Back at Cockatoo Island last Sunday. I had hoped to go sketching on Saturday also but it had rained all night, was really damp outside and I thought I was getting a cold. Winter had arrived last week, but on Sunday the weather was much improved and we hopped on the ferry to Cockatoo Island with a visiting group of sketchers from Newcastle.
I decided to baby myself a bit and stick to sketching inside the Turbine Hall, but in fact it was quite warm. I drew the Indian Yellow machine in the morning. It was one I hadn’t seen before, and apparently it is a lathe. I blocked it in in Indian Yellow, dropped in some Alizarin Crimson, allowed it to dry, then drew with my Copic Multiliner. I made another pass, dampening it with a little more yellow, and adding some Antwerp Blue for the darker shadows.
Things are concerning at Cockatoo Island. I saw a big FOR LEASE sign – for retail, hospitality, corporate etc. Next thing they will be moving the developers in. That will be a tragedy. All the machines are being moved around, taken away, and the view of those available is less than optimal now. Perhaps they are being worked on by the team of volunteers, which of course is a good thing.
But finding a machine with a little light on it, while not sitting in the wind tunnel of the walkway through the Turbine Shed proved a little tricky. After lunch I sat very close to this tall machine to sketch. I worked the way I have been doing a lot since my trip to Bali. I use either a yellow oxide or a blue-grey coloured pencil and roughly put the shape on the page. Depending on the complexity of the object, I either use pen first or watercolour first. I never rub out the watercolour pencil, so in most of my sketches, if you look at the larger size, you will see the original lines still there. Often they are a little distance from the final sketch, because I am not aiming to draw the object with the pencil, but to just get the size and proportion on the page. This one was done in Cadmium Yellow Light and Antwerp Blue
It was so very hot.. traffic in the city was abysmal….we met at Circular Quay. We decided Cockatoo Island was the best spot because we might get a bit of a breeze. Not much breeze in fact, but perhaps more than elsewhere.
We went to the upper island, and I did a long drawing that I have now gessoed over. I haven’t done that for years. But I hated it, and I was annoyed with myself.
Back down in the lower island after lunch, I sketched this one quickly, and thank goodness I am OK with it. I have sketched it before, in colour. It has deteriorated even more and it is just about falling apart. They are restoring all these old cranes and painting them a bland battleship grey. They lose so much character though. This cute one is now all-over battleship grey. If I had known they were going to do that I would have donated some green, red and silver paint.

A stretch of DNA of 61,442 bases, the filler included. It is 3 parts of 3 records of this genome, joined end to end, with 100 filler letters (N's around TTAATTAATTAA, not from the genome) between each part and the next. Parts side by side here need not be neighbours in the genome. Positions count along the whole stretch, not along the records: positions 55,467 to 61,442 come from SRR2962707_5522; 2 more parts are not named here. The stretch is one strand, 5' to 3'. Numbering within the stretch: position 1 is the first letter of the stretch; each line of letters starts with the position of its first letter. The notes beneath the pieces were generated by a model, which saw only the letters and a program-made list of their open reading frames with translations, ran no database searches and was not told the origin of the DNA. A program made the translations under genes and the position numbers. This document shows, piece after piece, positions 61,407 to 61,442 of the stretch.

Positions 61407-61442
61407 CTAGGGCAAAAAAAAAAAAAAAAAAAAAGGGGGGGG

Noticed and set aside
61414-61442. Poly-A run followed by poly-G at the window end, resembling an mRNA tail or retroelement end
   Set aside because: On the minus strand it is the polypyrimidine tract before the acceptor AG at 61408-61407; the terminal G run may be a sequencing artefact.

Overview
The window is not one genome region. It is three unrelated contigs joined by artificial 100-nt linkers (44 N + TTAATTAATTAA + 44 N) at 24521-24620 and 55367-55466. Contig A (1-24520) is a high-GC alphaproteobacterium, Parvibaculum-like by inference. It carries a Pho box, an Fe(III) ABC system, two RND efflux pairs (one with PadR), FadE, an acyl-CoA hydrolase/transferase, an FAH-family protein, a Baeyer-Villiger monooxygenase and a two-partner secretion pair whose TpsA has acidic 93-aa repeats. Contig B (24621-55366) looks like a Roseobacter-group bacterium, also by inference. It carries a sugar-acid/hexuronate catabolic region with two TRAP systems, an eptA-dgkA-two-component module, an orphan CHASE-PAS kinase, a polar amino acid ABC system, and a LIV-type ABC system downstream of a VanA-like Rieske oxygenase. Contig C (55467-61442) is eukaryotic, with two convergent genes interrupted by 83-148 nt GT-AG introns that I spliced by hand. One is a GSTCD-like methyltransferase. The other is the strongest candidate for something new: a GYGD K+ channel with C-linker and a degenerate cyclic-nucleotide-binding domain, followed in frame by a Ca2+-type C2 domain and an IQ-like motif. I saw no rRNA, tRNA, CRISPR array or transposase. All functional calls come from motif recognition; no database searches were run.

A very generous person who came over to make a coptic book with me gave me this book…… The Urban Sketching Handbook: Architecture and Cityscapes: Tips and Techniques for Drawing on Location (Urban Sketching Handbooks)
I recommend it ! I don’t think I have actually sketched any architecture since I read it, except ‘as a monster’, but it is the GENERAL sketching advice I find so useful. I lent it to a friend. She has read it and ordered it right away. Now I have it back I am going to read it again. And a thing I like about Gabi Campanario’s books is that he tells the time taken to do the sketches. Don’t you find that interesting?
An Urban Sketchers outing at Cockatoo Island to sketch with a visiting Melbourne sketcher and another from England. I met the Melbourne one, but the English one, unfortunately no.
The last time I was at Cockatoo Island was for the Island Bar, not for sketching. Broni came from New Zealand for our birthdays which are a few days apart and we decided this was a good place to celebrate them. It was during a week of dark skies, torrential rain and electrical storms, but we managed to dodge the showers for a while. We had a great time and the weather caused plenty of hilarity.
I started a new sketchbook a few days ago. This one. So now I’m working on Fabriano paper. I waited to do the first page until I had something suitable to sketch to leave a gap for writing my contact details. This Cockatoo Island landscape with the crane seemed just the thing, partly because it was one place to sit with plentiful shade. I completed it all on the island, except for the sky. I wanted to really wet the paper and use a bigger brush. The sky was really much brighter blue. It was a hot hot day. However I didn’t want to lift the paint off the crane so I left well enough alone.
I decided to make this sketch a separate post because it is in a new sketchbook (at last). This past year has been weird with sketchbooks. I started my Stillman and Birn at the beginning of the year and I have digressed into other books and been distracted by off-sketchbook art, that it has taken me so long to finish it. I have decided I really don’t like to use more than one sketchbook at a time.